Biography of Jacob Wiss

A biography of Jacob Wiss is on Pages 581-583 of the Biographical and Genealogical History of the City Newark and Essex County, N.J., by Frederick W Ricord, Sophia B Ricord. Published by Lewis Publishing Co, New York, 1898.

See full book at The book is listed in WorldCat and a reprint at Amazon. Also these pages in my PDF

JACOB WISS, deceased, was for many years an honored resident of Newark, New Jersey, and prominently connected with the industrial interests of the city, and the record of his life is justly given a place in the history of Essex county. The study of biography yields to no other in point of interest and profit. It tells of the success and defeat of men, the difficulties they have met and overcome, and gives us an insight into the methods and plans which they have followed. The obvious lessons therein taught would prove of great benefit if carried into practice, and the example of the self-made man should certainly encourage others to press forward.

Mr. Wiss, who attained a gratifying and honorable success as the result of his well directed efforts in the affairs of business life, was a native of Switzerland, born in the town and canton of Soleure, on the 1st of December, 1817. His parents. Christian and Catharine (Zeltner) Wiss, were also natives of that town, and the father devoted his energies to the useful vocation of farming. Both he and his wife were consistent members of the Roman Catholic church and lived to an advanced age. They reared seven children, of whom Jacob was the only one that sought a home on this side of the Atlantic.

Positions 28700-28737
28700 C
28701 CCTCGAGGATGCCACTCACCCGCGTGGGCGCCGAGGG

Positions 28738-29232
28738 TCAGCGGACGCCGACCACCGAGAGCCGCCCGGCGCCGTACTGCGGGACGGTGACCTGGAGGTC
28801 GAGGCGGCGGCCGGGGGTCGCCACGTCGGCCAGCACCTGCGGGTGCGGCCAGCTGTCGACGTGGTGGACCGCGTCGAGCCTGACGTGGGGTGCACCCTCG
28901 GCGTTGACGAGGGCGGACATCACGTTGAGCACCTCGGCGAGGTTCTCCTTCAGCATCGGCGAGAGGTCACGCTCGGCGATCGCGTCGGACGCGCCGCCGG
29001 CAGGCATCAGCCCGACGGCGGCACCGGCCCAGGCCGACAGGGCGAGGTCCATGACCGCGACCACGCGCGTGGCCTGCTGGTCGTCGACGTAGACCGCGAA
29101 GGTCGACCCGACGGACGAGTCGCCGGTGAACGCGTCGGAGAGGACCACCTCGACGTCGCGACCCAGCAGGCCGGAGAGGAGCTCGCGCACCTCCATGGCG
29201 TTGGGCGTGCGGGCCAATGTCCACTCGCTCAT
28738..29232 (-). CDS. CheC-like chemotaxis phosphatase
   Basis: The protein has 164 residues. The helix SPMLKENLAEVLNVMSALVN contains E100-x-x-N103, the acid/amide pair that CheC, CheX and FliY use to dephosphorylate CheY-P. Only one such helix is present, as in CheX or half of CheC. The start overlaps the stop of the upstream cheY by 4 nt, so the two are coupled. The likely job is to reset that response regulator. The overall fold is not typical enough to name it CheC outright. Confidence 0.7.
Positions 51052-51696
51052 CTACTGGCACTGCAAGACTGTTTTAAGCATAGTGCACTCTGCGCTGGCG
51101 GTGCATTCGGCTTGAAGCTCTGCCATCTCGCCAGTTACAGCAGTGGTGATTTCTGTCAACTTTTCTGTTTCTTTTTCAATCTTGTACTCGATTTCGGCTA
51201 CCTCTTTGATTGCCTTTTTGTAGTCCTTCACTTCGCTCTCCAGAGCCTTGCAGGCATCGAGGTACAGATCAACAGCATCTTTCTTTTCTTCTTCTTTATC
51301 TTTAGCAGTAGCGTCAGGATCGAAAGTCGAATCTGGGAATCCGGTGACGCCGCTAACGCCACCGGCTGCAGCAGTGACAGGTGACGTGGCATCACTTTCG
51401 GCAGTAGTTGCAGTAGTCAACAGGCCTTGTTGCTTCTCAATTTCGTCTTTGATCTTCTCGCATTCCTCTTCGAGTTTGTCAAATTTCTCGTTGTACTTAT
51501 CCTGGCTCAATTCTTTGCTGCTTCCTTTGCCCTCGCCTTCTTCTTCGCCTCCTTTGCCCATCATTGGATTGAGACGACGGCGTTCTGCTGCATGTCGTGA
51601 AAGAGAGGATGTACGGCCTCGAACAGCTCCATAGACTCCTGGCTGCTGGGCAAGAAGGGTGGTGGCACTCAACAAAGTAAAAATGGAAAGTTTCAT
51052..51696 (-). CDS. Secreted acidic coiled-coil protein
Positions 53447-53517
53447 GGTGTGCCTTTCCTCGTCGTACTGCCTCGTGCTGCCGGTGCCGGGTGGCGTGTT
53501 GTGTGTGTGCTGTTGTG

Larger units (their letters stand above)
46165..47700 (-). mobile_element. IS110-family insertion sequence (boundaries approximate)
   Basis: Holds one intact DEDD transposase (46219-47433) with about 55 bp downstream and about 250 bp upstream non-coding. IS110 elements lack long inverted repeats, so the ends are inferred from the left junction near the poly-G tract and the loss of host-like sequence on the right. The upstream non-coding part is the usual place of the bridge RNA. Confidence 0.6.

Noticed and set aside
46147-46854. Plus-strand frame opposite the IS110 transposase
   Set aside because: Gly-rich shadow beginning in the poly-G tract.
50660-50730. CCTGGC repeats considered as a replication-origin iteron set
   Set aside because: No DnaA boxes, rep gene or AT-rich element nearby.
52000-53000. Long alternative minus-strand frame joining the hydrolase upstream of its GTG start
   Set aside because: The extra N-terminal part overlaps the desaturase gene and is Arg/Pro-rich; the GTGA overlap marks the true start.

In the public schools of his native town, Jacob Wiss acquired his early education, and at the age of fourteen entered a school of technics in one of the cities of Switzerland, where he completed a course of study. He then learned the trade of surgical-instrument maker in the town of Soleure, and after the completion of his apprenticeship worked as a journeyman in the principal towns of France, Denmark, Belgium and Germany, his broad and varied experience making him well qualified for his profession, in which he soon became thoroughly skilled and proficient.

Hoping that the New World would furnish a broader field and better opportunities for advancement, he determined to seek a home in America, and in August, 1847, he sailed for New York. Soon after landing in the eastern metropolis, he came to Newark, where he secured work at his trade. It was not long, however, before he began business on his own account, opening a factory in Bank street, near Broad street, on a part of the ground now occupied by the Prudential Insurance building. There he engaged in the manufacture of shears and cutlery. In the operation of his lathes and other machinery for his motive power, Mr. Wiss used a treadmill propelled by a large St. Bernard dog. From the beginning his business steadily increased, and in 1853 he was forced to seek more commodious quarters which he found at No. 26 Bank street, at the corner of Library court. Here steam power was put in use for the operation of the machinery, and again the business grew in volume and importance until in 1869 Mr. Wiss was again forced to enlarge his accommodations. This once more occurred in 1872, owing to a steadily increasing patronage, which resulted from his industry, honorable business methods and the skill with which he performed his work. He kept fully abreast with all the improvements of the times and the quality of his products soon won for the establishment a reputation which it has never forfeited.